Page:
When it comes to body hair, most modern women are of the school of thought that less is more—and my more we mean, the balder, the better. The practice of hair removal (below the neck) among women dates back to as early as 1901, Initially, it was thought that women should remove body hair for hygienic purposes, but it can be argued that today going bald eagle is all about vanity—rocking a bush below that navel is dated and arguably, most men aren't really in favor of the woman who's got a forest situation going on "down there." As my best friend, so eloquently puts it, "If I have to find it, we've got a problem!"
A recent video posted by our favorite digital science geeks, ASAPScience, delved into the idea that body hair removal may actually do more harm than good. Of course this isn't a new study, experts have been telling us to ditch Brazilian wax for a while now for the very same reasons that health experts and Sex Ed teachers everywhere instruct you not to brush your teeth before oral sex— micro abrasions (tiny, almost invisible cuts that occur as a result of waxing or brushing.) According to a 2014 study , waxing "causes deficits in the mucocutaneous barrier that may be sufficient for viral entry and transmission, potentially increasing the risk of acquiring sexually transmitted infections."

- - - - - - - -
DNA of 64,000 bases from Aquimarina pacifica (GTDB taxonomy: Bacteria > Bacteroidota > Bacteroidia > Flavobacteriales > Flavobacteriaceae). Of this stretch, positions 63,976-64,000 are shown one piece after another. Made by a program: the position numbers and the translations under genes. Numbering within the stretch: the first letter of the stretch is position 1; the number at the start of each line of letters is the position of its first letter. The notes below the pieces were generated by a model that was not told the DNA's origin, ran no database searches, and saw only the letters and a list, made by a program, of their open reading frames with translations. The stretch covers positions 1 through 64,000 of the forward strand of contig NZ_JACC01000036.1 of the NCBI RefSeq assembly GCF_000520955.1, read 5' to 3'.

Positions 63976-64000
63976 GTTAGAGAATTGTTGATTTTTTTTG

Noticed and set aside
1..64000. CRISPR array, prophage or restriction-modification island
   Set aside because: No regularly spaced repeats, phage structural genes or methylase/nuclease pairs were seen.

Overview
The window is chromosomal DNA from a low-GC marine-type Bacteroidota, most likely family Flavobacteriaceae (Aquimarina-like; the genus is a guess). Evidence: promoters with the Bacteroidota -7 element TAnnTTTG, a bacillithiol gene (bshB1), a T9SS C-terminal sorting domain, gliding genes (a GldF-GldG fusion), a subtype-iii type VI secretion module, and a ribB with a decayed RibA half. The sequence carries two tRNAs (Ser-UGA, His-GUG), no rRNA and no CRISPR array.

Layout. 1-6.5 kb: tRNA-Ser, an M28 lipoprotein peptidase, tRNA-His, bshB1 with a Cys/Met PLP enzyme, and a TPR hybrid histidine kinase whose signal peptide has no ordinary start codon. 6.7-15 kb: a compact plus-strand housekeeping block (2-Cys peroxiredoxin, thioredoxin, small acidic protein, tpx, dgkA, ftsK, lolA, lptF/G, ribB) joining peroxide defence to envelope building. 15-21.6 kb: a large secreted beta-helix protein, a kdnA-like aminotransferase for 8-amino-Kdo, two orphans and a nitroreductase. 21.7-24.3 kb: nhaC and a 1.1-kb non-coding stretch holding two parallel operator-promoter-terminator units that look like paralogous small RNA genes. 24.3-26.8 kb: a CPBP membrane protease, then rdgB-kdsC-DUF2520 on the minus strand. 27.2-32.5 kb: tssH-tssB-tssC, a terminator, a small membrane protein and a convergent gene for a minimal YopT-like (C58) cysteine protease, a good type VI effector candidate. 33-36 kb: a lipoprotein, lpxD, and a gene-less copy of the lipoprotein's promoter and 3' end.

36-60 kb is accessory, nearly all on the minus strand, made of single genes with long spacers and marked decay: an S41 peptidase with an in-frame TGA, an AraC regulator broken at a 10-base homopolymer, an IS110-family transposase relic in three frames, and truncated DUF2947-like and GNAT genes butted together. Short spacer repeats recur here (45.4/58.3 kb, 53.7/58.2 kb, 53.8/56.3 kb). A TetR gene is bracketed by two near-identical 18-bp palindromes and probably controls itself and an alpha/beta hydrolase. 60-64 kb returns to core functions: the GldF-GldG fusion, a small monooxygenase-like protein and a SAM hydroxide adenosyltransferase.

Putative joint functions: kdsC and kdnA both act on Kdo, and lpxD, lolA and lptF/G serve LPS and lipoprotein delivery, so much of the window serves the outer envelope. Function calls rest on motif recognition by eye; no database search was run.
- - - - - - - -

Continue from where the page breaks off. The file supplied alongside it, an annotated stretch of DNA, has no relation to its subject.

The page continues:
Having a bush may not be fashionable, but pubic—and body—hair is one of the few features that evolution has decided to hold onto over the past few centuries, it's necessary and actually serves as a protective barrier from bacteria and unwanted STI's. The ASAPScience video even suggests that pubic hair could aid it mate attraction—if you're single, you could be waxing off the very thing that could snag you a guy. We'll leave those answers up to science, but one thing's for sure, you may want to consider reforming or retiring your waxing habit. However, if the idea of rocking a bush is completely almost insulting to you, then at least consider opting for a triangle or a landing strip instead of going completely bare.